I really want to thank the many people who reacted to my piece on Italian economists, including Béatrice Cherrier, Nicola Giocoli, Jacopo Mazza, Daniele Condorelli, Ugo Panizza and Michele Boldrin who promised to rectify some of the mistakes that my piece contained. Based on the comments received, there are at least two additional points that I would like to make. Both delve on the distinction between laymen and experts, but the first one, in particular, addresses the issue of the public of the expert’s discourse, the second one discusses the roots of the expert’s authority.
A comment by Condorelli set me thinking:
Condorelli explains his use of jargon by insisting on the distinction between a specialist and a popularising scientific discourse. He would not have addressed the general public in the same way he thought he could address a colleague. He would be right if Bagnai was an average economist outside Italy. Take the Twitter profile of a reputed German economist, Isabel Schnabel or Lars P. Feld, of the German council of economic experts: they have relatively few interactions, mostly with colleagues, other experts inside and outside academia and policy makers, even when they comment on current issues in a popularising style. Not so Bagnai who engages in multiple polemics and often highlights the peculiarity of his communication style and praises the artistic qualities of his own prose.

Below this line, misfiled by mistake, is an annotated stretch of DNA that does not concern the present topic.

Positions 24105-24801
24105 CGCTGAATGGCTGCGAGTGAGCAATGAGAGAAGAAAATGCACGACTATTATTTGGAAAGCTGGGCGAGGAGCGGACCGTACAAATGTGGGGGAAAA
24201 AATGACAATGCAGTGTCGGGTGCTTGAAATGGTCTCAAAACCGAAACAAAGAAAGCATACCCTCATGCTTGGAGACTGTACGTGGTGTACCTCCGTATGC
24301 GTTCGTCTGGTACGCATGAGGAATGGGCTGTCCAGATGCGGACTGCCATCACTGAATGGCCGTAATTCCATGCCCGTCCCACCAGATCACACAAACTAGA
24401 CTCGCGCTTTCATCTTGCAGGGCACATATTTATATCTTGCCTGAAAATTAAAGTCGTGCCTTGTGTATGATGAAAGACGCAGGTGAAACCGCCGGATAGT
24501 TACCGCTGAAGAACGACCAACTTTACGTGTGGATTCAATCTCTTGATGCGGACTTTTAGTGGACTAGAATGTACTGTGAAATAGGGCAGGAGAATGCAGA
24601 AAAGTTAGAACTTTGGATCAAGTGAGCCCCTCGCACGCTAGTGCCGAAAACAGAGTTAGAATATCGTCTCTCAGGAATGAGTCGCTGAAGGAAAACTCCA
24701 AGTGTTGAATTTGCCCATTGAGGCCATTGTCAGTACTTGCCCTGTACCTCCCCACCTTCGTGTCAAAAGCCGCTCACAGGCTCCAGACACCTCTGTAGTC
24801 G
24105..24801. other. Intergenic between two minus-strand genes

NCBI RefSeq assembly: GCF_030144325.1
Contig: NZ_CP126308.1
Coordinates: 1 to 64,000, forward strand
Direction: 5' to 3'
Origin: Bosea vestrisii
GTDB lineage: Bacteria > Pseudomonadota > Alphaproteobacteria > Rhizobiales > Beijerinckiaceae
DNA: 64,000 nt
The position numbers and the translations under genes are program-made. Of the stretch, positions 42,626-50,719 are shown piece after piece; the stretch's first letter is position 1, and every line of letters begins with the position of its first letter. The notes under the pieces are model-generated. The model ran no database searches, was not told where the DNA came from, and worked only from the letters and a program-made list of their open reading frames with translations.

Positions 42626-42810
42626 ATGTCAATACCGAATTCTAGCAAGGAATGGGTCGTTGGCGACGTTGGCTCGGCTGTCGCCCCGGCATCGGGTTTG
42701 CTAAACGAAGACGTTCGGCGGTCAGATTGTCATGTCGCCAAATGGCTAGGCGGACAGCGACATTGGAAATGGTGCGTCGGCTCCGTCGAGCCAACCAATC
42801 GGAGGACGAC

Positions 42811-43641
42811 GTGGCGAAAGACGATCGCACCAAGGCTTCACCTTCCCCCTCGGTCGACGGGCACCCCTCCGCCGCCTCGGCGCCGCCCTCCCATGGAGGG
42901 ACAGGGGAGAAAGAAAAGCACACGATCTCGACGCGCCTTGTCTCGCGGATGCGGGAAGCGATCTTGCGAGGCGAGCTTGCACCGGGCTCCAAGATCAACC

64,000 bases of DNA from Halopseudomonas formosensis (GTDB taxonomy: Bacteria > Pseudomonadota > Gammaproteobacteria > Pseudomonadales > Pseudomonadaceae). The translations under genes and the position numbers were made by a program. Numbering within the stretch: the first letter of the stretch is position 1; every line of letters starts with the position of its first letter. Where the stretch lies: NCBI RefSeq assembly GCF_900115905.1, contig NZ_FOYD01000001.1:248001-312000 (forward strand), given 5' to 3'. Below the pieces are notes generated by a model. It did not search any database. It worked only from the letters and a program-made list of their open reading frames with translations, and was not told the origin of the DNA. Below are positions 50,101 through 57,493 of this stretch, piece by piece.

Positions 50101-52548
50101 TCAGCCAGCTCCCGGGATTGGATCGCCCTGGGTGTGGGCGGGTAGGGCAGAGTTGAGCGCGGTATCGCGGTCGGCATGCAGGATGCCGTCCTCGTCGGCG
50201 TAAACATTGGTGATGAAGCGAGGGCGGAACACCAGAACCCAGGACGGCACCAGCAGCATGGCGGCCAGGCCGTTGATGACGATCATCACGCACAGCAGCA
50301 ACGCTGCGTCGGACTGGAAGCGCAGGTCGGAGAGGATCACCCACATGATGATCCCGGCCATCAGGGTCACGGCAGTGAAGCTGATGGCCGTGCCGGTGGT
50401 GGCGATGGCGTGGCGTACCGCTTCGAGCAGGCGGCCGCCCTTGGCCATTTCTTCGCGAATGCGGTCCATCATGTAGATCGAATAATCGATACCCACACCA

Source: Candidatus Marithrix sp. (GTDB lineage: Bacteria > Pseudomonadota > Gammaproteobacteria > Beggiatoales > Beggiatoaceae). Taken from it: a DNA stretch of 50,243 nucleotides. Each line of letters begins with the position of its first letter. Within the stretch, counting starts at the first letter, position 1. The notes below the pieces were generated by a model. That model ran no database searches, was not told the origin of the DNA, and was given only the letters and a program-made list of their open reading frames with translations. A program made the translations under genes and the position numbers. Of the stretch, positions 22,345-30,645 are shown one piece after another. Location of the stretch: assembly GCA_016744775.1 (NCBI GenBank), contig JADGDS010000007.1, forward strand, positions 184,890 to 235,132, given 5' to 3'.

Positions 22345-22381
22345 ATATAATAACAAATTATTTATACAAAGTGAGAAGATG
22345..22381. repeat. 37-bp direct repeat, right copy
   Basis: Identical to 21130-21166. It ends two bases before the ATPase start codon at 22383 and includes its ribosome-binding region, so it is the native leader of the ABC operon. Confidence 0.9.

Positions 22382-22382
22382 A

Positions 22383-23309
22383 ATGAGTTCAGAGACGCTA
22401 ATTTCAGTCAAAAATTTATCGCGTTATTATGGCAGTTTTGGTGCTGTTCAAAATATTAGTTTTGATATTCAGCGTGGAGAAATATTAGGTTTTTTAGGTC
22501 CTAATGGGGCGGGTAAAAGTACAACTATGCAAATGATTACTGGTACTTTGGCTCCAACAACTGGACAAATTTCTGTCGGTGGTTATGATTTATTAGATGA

It is the artistic quality of the prose, rather than the dull topics, that charms his readers – he claims:
Ma il fatto è che io non sono (solo) un politico: sono anche un artista, altrimenti Brilliant non pubblicherebbe i miei dischi e voi non sareste qui, dove non vi ha trattenuto il fascino delle partite correnti o del tasso di cambio reale (cioè dell’ancora ignoto, per voi, otto anni dopo…), ma quello della prosa (qui, qui, qui, ecc.). Scriverete sulla mia tomba le parole di Rilke: Er war ein Dichter und haßte das Ungefähre. Odio le imprecisioni. E siccome la parola è divina, alterarla non è solo poco professionale: è blasfemo.
This is not just a matter of style, though. The barriers between expert and popular readership are falling: everybody may read everything on Twitter and understand it in their own way